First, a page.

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Kansas City group searching for solutions to child care crisis

The costs of child care around the world
Posted at 8:11 PM, Dec 16, 2021
and last updated 2021-12-17 00:04:45-05

KANSAS CITY, Mo. — A Kansas City-based group called United WE is highlighting the struggles families are facing when searching for child care and working to find solutions.

United WE just released a new reporton the topic, using data gathered from nearly 300 people surveyed across Missouri.

Around 57% of people reported paying more than $500 per month for child care, and 29% reported paying more than $1,000 a month.

During the pandemic, 93% of participants said they experienced some disruption of child care. Thirty percent said they lost access to all child care providers.

These issues are especially prevalent in rural communities.

"Accessibility of childcare facilities, they're far and few between," Wendy Doyle, president and CEO of United WE, said. "Secondly, the accreditation, so having an accredited childcare facility, in some really, really rural parts and remote parts of the state, there's only one accredited childcare facility in the entire county."

Doyle acknowledges that the solution is not simple and will require a lot of different ideas.

Here are some of the potential solutions she mentioned:

Paid family leave
Infant care is often the hardest type of child care to find, so allowing parents to stay home with their newborns can take that stress away. Continued flexibility for parents, even as they children age, can also help retain women in the workforce.

"To have that flexibility to take care of a child when they may be sick and you can't get them to child care, if you can signal some of those things, that will also help recruit women back into the workforce," Doyle said.

Employer flexibility
Along those same lines, Doyle said employers need to be flexible and innovative and work with their employees to find solutions.

She specifically mentioned CoxHealth in Springfield, Missouri, which opened a school care center for employees during the pandemic. Even with children back in school, the company continues to offer on-site child care options.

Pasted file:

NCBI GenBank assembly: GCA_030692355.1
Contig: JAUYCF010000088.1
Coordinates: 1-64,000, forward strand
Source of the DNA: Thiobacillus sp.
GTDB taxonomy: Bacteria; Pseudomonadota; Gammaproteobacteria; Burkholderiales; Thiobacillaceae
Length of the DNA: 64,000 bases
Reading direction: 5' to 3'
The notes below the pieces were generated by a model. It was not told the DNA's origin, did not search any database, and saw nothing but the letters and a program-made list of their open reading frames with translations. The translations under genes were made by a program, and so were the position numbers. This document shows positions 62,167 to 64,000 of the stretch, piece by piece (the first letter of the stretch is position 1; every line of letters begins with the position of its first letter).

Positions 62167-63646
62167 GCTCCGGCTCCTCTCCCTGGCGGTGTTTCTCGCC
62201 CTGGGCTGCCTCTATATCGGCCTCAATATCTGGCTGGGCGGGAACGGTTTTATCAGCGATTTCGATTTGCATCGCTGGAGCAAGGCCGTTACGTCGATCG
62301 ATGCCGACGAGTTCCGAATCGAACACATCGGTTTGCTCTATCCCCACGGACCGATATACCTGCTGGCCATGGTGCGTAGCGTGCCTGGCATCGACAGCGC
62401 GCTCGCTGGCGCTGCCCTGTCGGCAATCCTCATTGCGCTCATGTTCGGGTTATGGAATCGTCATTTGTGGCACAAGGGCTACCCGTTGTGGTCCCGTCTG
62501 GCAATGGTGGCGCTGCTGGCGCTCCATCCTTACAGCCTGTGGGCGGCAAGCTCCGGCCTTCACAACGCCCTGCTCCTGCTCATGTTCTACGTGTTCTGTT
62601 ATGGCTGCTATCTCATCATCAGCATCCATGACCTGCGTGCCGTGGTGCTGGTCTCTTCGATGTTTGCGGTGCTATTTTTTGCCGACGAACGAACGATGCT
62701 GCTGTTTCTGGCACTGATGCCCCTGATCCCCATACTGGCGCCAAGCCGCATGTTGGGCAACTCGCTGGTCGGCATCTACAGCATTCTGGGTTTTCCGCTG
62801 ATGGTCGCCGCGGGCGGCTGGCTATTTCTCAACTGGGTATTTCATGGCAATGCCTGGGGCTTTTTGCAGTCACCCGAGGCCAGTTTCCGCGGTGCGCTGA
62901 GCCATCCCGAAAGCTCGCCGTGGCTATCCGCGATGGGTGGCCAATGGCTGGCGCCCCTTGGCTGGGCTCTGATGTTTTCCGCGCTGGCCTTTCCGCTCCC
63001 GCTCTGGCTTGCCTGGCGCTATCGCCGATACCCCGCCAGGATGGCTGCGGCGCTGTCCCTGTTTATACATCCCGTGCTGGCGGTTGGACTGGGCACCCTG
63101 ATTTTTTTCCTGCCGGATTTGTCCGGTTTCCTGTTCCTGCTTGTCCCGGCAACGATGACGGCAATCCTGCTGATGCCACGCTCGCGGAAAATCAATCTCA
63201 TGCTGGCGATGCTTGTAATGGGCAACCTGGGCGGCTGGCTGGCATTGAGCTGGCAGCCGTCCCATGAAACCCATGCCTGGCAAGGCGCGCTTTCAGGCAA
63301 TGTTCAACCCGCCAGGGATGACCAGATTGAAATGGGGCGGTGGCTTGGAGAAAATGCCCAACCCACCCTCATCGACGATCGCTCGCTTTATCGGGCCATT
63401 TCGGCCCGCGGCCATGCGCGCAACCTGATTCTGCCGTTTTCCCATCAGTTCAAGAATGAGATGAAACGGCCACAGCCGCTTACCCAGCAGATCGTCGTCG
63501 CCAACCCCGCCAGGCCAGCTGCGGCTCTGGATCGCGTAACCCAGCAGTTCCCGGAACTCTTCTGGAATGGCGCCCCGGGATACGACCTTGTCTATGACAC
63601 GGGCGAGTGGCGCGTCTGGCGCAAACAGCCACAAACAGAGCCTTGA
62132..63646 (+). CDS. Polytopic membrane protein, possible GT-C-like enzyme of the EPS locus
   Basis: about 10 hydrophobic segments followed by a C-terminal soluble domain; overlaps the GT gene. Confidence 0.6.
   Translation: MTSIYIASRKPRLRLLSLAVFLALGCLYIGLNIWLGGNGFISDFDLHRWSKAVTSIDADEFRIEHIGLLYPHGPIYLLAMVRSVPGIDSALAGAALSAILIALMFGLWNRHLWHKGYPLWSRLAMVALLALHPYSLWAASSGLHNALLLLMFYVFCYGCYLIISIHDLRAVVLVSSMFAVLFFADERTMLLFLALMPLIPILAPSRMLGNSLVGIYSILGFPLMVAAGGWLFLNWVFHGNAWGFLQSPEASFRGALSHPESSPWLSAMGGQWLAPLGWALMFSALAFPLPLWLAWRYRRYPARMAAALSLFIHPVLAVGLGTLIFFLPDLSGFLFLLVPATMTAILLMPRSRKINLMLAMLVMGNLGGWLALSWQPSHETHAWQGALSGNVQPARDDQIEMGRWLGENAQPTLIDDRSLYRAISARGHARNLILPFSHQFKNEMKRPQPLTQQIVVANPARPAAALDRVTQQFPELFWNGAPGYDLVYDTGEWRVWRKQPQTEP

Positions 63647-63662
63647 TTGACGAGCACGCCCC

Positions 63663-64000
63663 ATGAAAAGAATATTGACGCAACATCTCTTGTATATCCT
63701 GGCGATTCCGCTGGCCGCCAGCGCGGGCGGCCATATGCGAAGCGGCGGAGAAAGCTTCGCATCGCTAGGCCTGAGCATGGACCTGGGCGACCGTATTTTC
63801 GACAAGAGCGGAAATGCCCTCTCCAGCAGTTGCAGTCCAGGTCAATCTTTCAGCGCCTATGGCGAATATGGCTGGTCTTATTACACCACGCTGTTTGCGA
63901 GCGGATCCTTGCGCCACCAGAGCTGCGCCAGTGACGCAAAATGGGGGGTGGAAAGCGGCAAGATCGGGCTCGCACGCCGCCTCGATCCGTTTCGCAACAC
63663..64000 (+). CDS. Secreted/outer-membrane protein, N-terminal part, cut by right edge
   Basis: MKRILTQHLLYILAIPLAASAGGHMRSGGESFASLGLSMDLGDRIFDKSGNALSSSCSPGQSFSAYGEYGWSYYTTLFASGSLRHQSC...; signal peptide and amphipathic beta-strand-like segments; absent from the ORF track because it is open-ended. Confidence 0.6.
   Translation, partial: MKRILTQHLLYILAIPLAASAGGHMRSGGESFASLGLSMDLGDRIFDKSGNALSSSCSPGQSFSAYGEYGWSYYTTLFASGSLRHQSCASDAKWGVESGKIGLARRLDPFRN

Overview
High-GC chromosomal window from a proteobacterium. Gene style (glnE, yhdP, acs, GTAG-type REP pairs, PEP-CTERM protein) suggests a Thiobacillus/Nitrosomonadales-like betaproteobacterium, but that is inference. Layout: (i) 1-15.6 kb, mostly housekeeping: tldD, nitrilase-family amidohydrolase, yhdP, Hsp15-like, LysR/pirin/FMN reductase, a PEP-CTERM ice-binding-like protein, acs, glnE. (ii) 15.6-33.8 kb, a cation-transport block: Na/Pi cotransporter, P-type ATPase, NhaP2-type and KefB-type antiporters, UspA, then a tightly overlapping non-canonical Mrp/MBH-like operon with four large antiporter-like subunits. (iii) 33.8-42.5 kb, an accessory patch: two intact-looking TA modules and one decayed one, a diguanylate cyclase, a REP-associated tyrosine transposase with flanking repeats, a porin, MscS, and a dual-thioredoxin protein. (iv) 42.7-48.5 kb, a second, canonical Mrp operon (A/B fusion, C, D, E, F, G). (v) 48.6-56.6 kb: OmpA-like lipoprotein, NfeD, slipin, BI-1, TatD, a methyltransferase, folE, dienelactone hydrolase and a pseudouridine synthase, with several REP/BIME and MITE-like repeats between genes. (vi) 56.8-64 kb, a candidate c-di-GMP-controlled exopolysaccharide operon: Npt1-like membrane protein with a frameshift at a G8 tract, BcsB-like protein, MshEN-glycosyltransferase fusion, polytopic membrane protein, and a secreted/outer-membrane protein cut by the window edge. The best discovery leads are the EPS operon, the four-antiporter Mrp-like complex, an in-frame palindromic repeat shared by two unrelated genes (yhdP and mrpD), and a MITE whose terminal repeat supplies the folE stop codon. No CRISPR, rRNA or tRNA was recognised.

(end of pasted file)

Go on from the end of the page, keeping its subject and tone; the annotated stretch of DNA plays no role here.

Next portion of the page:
Extending the child tax credit
Since July, parents have been getting an expanded child tax credit as part of the American Rescue Plan passed by Congress in March.

Families received up to $3,000 per year for children ages 6-17, and up to $3,600 per year for children ages 5 and younger. Most families received the money through monthly payments.

Prior to the expansion, families could receive up to $2,000 per year as a lump sum.

The last payment of the expanded child tax credit went out on December 15.

The Build Back Better bill includes an extension of the expanded child tax credit through 2022. The House has passed the bill, but the Senate is still debating.

Doyle says many parents have mentioned how helpful those expanded payments have been.

Higher wages for child care workers
Doyle says child care facilities are struggling to find workers, in part because of low wages.

The current average hourly wage for child care workers is around $11.69 in Kansas and $11.58 in Missouri, according to

"We have also heard from childcare providers - the system was already stressed, and then you add the pandemic on top of it, and then childcare facilities closing," Doyle said. "We really need to come up with a solution on how to get livable wages for our childcare providers. And that primarily is women who are working in that workforce, and women of color working in that workforce."

Reduced barriers for licensing
Another way to address the shortage of child care providers is to take away some of the unnecessary barriers to opening a child care facility, Doyle said.

Missouri Lieutenant Governor Mike Kehoe, who has been working with United WE on this issue, agreed.

"Number one thing would be, are there things right now specific to childcare that the state may be doing that we could make easier on somebody who wants to operate a childcare facility," Kehoe said. "With technology and the different things that we have, you find that a lot of regulatory environment in the state is based on something that was developed, 20, 30 or 40 years ago and hasn't been updated to maybe 2021 standards."